We’ve been experimenting lately with different watercolor techniques for kids, adding new twists to our favorite tools and techniques as well as trying out new ideas.
Our experiments include dropping, spreading, adding rubbing alcohol and salt, using the watercolors with water and without, and painting on the light table. I have lots of photos and (super simple) instructions to share with you.
But first, a few notes about art materials
Liquid watercolor paintsLiquid watercolor paints are one of our all-time favorite art materials and most of what you will see in this post was done with liquid watercolors.
However, we used watered down food coloring for some watercolor painting and experimenting yesterday and the results were surprisingly hard to distinguish from the liquid watercolors. So if you haven’t made the plunge to order liquid watercolors yet, give the food coloring a try.
I’ve also heard that you can make your own liquid watercolors from old dried-up markers…
We used watercolor paper for these experiments—it really is the best for painting with watercolors because of the thickness and texture. I like the Strathmore 300 Series Watercolor pad but the watercolor paper from Discount School Supply is okay, too. We’ve also used watercolors on poster board and tag board and it works okay.
The tools you’ll see in this post include droppers (inexpensive and so worth buying for all sorts of art fun as well as science experiments), paint brushes, small paint cups in a base (not necessary, but inexpensive and helpful), art mats and art trays (great for protecting your work surface but you could also use newspaper or a waterproof tablecloth).
Salt is likely already in your kitchen and rubbing alcohol in your bathroom cupboard but both are also readily and inexpensively available at grocery stores and drug stores.
Ready to learn some fun watercolor techniques for kids? Here goes…
7 Watercolor Techniques for Kids
1. Creating bubbles of watercolor paint with droppers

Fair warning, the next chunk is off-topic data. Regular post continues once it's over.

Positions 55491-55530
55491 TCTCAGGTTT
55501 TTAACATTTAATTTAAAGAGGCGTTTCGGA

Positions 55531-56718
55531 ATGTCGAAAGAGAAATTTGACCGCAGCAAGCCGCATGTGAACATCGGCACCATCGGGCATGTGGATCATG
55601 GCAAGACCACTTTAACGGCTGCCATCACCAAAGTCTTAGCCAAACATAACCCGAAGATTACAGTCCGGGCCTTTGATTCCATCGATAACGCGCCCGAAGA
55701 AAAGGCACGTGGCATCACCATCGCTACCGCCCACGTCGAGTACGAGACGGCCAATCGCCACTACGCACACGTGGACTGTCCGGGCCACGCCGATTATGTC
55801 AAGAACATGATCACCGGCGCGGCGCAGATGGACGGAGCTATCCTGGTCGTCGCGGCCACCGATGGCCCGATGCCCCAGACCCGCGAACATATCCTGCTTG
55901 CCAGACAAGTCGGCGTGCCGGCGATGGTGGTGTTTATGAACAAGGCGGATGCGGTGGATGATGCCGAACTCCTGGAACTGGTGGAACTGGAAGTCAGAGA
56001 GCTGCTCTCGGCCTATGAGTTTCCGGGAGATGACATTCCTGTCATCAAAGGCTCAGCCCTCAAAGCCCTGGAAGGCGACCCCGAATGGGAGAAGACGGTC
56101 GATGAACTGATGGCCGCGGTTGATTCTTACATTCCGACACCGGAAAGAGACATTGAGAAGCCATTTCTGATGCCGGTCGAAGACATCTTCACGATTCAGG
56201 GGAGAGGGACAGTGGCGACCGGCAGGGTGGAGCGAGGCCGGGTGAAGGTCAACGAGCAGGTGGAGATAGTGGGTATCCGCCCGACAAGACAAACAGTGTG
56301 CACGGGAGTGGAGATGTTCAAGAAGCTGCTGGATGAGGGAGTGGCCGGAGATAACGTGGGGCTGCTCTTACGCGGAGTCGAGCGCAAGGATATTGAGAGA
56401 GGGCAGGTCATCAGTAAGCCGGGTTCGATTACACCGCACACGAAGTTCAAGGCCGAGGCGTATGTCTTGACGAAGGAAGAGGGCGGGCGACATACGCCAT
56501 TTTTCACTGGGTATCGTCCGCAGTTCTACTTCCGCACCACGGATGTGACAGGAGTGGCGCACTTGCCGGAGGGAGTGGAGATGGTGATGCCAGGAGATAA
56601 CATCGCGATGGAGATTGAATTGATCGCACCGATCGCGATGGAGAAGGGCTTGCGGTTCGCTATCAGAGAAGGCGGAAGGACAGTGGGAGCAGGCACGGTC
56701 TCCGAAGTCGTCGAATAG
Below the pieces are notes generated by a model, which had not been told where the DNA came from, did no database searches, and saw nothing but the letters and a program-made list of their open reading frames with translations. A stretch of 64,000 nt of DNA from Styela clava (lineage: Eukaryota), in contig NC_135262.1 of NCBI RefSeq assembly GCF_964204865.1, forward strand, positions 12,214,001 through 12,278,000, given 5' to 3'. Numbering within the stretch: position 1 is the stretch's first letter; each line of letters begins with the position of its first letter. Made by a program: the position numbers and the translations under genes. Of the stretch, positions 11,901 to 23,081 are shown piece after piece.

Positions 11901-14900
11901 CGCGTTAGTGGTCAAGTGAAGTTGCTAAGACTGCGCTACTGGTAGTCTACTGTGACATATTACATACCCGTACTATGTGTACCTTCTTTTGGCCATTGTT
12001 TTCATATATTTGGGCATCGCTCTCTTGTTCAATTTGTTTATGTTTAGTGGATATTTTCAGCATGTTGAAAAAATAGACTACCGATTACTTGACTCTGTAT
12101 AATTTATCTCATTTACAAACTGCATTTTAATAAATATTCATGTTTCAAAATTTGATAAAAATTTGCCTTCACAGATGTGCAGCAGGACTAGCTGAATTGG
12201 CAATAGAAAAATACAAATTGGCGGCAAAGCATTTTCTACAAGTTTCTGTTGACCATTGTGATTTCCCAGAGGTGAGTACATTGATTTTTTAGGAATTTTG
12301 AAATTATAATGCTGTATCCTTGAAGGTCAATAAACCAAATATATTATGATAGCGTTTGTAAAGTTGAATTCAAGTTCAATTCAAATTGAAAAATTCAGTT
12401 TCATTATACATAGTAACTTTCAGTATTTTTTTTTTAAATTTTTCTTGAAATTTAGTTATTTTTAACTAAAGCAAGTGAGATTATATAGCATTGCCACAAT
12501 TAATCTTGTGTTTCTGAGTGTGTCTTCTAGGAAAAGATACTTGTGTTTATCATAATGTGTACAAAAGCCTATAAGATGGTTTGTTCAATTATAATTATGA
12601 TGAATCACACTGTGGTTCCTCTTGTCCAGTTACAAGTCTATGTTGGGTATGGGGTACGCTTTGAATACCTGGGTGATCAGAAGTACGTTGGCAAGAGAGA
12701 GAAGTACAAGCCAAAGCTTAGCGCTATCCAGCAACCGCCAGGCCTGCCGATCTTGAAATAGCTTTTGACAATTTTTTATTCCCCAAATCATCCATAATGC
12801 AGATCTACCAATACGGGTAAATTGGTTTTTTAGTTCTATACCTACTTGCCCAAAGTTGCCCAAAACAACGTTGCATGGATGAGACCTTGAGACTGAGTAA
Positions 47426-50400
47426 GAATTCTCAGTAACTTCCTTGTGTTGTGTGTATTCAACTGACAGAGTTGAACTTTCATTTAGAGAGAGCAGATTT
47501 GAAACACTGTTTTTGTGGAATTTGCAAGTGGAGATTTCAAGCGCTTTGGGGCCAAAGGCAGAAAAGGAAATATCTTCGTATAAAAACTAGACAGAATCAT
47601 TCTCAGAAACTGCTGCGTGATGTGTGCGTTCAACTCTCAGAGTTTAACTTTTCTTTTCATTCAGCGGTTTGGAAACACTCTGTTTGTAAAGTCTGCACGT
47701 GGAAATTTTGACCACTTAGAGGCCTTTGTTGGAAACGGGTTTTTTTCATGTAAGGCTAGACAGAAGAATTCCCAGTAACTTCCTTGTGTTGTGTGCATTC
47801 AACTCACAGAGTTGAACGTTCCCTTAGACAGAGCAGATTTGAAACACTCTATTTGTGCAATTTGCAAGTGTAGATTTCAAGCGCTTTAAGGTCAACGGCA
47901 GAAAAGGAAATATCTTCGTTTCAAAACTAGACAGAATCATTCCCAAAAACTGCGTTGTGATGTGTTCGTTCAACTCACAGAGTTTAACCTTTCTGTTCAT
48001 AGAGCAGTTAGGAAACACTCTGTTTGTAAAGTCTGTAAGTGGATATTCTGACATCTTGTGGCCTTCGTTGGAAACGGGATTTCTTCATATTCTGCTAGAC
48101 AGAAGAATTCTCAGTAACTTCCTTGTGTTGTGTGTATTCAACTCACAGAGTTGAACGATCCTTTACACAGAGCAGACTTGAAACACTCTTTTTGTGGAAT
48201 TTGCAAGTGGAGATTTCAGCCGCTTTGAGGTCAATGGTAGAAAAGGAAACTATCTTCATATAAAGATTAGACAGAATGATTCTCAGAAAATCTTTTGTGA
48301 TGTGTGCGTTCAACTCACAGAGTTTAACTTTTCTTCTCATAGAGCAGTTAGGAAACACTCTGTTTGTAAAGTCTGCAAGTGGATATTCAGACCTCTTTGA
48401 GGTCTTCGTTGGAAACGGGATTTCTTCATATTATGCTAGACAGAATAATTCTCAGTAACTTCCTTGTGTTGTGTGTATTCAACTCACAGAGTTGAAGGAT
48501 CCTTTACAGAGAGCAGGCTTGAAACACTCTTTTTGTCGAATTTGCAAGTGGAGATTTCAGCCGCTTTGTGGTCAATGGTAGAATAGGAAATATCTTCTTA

This experiment was interesting and held both Daphne’s and Maia’s attention for long periods. We dropped the liquid watercolor paint onto the watercolor paper, expecting it to spread. But it didn’t! The paint bubbles held their shape even an hour later. This experiment reminded me of the surface tension in the penny experiment with water we did last year.
Note :: This worked on the thicker watercolor paper we used but not when we tried it on regular paper.
2. Dragging the watercolor paint to create spikes and suns.
Next we experimented with dragging the watercolor paint out of the bubbles and around the paper using the tip of the droppers as well as toothpicks. This was lots of fun and resulted in interesting designs.
Daphne blotted up the extra paint from her painting, let it dry, then added pen drawings on and around the watercolor designs.
3. Watercolors on the light table
When Daphne’s friends were over, I set up a watercolor painting activity for them on the light table. The vibrant liquid watercolors were extra beautiful with the light shining up through them! I taped a sheet of easel paper to the top of the DIY light table rather than watercolor paper, both because it was larger and because it was thinner and would allow the light to pass through more readily.
4. Paint water designs first, then add watercolor paint
Yesterday, we experimented with painting water designs first then dropping the liquid watercolors onto the water and watching as the paint spread to fill the water designs.
This reminded me a lot of raised salt painting and watching the watercolor paint travel along the glue lines.
Maia created a ladybug as well as some more abstract paintings using this watercolor technique.
I made quite a few circles (with watered down food coloring)…
…and a larger Earth painting (again with watered down food coloring).
And Daphne made some abstract art with a combination of this technique and some others.
5. Rubbing alcohol designs in watercolors
This one was our favorite! It was mesmerizing to watch the drops of rubbing alcohol react with the watercolor paint and create circular designs.
I’d seen alcohol used with watercolors online and in books but never tried it until yesterday. I wish I had tried it years ago! It was so easy and so fun. Addictive, even.
You could definitely smell the alcohol which didn’t bother Daphne or me, but made Maia cover her nose (while she did painting after painting).
6. Salt + watercolors
We’ve been sprinkling salt on our watercolor paintings for ages and love the designs it creates as the salt absorbs the water in the paint.
We usually use cheap table salt (such as Morton’s) but have tried various other salt sizes with different effects. (We rub the salt off after the painting has dried.)
7. Watercolor resist
There are so many great watercolor resist techniques and we love them all. Daphne recently created this alphabet poster with oil pastels and watercolor paint. Some other fun watercolor resist ideas include sticker resist, tape resist, rubber cement resist, and melted crayon resist.
How about you? Have you tried any of these watercolor techniques for kids yet? Which ones do your kids like the best?
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